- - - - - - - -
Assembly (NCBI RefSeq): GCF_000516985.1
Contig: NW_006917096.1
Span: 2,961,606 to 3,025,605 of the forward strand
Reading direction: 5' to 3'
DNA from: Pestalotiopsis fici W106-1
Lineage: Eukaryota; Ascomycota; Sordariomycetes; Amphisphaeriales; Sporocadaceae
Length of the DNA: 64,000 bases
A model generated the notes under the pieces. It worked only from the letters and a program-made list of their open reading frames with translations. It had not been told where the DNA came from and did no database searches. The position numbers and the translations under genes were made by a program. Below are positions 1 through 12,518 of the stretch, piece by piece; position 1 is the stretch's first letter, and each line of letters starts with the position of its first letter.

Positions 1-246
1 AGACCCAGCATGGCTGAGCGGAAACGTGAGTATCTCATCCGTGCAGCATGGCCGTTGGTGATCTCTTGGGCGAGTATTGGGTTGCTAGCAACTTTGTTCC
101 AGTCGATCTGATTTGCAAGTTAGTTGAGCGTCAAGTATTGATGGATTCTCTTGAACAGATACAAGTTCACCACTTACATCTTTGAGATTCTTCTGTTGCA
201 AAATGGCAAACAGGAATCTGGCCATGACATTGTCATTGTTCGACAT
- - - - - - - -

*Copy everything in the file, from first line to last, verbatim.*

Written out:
Assembly (NCBI RefSeq): GCF_000516985.1
Contig: NW_006917096.1
Span: 2,961,606 to 3,025,605 of the forward strand
Reading direction: 5' to 3'
DNA from: Pestalotiopsis fici W106-1
Lineage: Eukaryota; Ascomycota; Sordariomycetes; Amphisphaeriales; Sporocadaceae
Length of the DNA: 64,000 bases
A model generated the notes under the pieces. It worked only from the letters and a program-made list of their open reading frames with translations. It had not been told where the DNA came from and did no database searches. The position numbers and the translations under genes were made by a program. Below are positions 1 through 12,518 of the stretch, piece by piece; position 1 is the stretch's first letter, and each line of letters starts with the position of its first letter.

Positions 1-246
1 AGACCCAGCATGGCTGAGCGGAAACGTGAGTATCTCATCCGTGCAGCATGGCCGTTGGTGATCTCTTGGGCGAGTATTGGGTTGCTAGCAACTTTGTTCC
101 AGTCGATCTGATTTGCAAGTTAGTTGAGCGTCAAGTATTGATGGATTCTCTTGAACAGATACAAGTTCACCACTTACATCTTTGAGATTCTTCTGTTGCA
201 AAATGGCAAACAGGAATCTGGCCATGACATTGTCATTGTTCGACAT